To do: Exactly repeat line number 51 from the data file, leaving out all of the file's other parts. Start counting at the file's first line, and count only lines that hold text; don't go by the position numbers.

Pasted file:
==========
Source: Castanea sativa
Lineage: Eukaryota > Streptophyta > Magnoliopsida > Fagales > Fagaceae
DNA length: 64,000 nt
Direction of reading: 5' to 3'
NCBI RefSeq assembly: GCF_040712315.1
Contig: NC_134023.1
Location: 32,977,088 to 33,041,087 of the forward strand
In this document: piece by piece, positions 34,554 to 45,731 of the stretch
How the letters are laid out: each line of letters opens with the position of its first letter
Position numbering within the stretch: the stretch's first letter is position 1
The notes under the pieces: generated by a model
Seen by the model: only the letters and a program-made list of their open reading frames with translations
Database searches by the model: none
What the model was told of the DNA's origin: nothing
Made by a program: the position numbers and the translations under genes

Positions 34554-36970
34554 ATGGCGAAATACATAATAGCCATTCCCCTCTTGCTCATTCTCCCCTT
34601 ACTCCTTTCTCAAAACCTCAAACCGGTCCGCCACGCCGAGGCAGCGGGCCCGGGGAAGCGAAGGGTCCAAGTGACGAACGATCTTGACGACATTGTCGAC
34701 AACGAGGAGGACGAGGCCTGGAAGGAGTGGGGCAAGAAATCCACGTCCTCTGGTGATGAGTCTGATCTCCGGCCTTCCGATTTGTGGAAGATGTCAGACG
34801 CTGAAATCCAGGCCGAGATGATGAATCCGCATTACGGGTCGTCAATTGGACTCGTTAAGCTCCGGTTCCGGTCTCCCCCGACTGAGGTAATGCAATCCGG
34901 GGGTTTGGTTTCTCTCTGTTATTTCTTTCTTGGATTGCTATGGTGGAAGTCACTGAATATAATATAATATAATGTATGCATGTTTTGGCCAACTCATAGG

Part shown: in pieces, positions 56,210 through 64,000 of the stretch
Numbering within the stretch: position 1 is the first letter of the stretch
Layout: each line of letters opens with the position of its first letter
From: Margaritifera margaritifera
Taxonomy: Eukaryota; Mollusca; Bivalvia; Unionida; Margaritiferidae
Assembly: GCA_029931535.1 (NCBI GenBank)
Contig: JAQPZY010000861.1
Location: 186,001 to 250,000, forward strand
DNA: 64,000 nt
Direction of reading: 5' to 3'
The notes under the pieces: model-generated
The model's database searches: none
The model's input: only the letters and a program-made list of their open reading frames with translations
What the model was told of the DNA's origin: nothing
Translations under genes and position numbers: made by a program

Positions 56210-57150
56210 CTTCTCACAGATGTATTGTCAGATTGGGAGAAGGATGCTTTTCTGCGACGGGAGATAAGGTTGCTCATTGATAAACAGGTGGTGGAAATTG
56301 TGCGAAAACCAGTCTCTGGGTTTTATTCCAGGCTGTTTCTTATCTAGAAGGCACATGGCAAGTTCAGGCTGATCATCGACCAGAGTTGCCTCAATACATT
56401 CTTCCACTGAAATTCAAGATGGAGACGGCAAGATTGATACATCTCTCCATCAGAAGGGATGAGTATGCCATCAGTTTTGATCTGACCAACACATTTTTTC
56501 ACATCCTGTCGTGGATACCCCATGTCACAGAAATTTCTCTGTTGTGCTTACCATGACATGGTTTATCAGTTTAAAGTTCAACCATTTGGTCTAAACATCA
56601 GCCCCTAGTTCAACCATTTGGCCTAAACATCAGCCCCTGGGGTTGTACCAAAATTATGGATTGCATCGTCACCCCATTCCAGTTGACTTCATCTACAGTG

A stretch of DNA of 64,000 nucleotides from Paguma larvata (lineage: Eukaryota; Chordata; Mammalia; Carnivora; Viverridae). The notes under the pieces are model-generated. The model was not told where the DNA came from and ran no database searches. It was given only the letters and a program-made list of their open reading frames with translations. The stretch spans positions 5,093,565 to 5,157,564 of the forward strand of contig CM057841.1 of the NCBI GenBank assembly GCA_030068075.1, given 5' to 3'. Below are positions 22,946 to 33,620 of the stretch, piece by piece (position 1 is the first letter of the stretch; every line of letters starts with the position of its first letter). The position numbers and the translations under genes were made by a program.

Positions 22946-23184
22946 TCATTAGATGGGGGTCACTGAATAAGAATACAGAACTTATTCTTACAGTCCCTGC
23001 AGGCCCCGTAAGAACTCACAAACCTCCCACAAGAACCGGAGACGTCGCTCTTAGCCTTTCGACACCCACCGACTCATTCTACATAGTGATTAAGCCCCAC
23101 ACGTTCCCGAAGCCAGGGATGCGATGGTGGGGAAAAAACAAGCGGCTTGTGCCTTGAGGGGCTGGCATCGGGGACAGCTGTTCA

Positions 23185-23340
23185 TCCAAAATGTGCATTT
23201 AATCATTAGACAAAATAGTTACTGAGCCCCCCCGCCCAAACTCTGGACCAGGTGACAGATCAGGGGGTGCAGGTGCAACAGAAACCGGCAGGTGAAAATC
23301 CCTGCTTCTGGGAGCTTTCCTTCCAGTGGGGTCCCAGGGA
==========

23301 CCTGCTTCTGGGAGCTTTCCTTCCAGTGGGGTCCCAGGGA